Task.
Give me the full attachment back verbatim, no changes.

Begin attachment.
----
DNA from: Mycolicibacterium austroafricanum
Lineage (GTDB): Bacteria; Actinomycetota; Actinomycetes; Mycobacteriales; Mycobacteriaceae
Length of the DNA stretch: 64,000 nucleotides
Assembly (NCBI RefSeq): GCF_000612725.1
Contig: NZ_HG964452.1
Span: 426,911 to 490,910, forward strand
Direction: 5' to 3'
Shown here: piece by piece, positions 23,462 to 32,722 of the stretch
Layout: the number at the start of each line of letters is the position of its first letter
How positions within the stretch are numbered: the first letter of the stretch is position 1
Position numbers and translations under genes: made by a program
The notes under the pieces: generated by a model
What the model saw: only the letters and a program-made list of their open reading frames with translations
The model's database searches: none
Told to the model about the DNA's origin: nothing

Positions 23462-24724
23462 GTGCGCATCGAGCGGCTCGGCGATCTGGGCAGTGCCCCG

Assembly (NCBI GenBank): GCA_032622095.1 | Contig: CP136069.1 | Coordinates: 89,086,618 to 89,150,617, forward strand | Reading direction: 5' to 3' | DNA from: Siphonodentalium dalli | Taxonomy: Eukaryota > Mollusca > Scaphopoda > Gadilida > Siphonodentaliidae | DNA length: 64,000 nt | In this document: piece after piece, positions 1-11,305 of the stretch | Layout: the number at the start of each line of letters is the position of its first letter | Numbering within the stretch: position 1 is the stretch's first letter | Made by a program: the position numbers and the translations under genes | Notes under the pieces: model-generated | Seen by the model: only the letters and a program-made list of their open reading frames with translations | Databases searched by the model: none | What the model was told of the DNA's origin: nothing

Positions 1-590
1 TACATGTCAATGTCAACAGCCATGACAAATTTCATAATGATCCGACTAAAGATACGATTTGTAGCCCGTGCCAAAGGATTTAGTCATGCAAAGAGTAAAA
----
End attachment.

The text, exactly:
DNA from: Mycolicibacterium austroafricanum
Lineage (GTDB): Bacteria; Actinomycetota; Actinomycetes; Mycobacteriales; Mycobacteriaceae
Length of the DNA stretch: 64,000 nucleotides
Assembly (NCBI RefSeq): GCF_000612725.1
Contig: NZ_HG964452.1
Span: 426,911 to 490,910, forward strand
Direction: 5' to 3'
Shown here: piece by piece, positions 23,462 to 32,722 of the stretch
Layout: the number at the start of each line of letters is the position of its first letter
How positions within the stretch are numbered: the first letter of the stretch is position 1
Position numbers and translations under genes: made by a program
The notes under the pieces: generated by a model
What the model saw: only the letters and a program-made list of their open reading frames with translations
The model's database searches: none
Told to the model about the DNA's origin: nothing

Positions 23462-24724
23462 GTGCGCATCGAGCGGCTCGGCGATCTGGGCAGTGCCCCG

Assembly (NCBI GenBank): GCA_032622095.1 | Contig: CP136069.1 | Coordinates: 89,086,618 to 89,150,617, forward strand | Reading direction: 5' to 3' | DNA from: Siphonodentalium dalli | Taxonomy: Eukaryota > Mollusca > Scaphopoda > Gadilida > Siphonodentaliidae | DNA length: 64,000 nt | In this document: piece after piece, positions 1-11,305 of the stretch | Layout: the number at the start of each line of letters is the position of its first letter | Numbering within the stretch: position 1 is the stretch's first letter | Made by a program: the position numbers and the translations under genes | Notes under the pieces: model-generated | Seen by the model: only the letters and a program-made list of their open reading frames with translations | Databases searched by the model: none | What the model was told of the DNA's origin: nothing

Positions 1-590
1 TACATGTCAATGTCAACAGCCATGACAAATTTCATAATGATCCGACTAAAGATACGATTTGTAGCCCGTGCCAAAGGATTTAGTCATGCAAAGAGTAAAA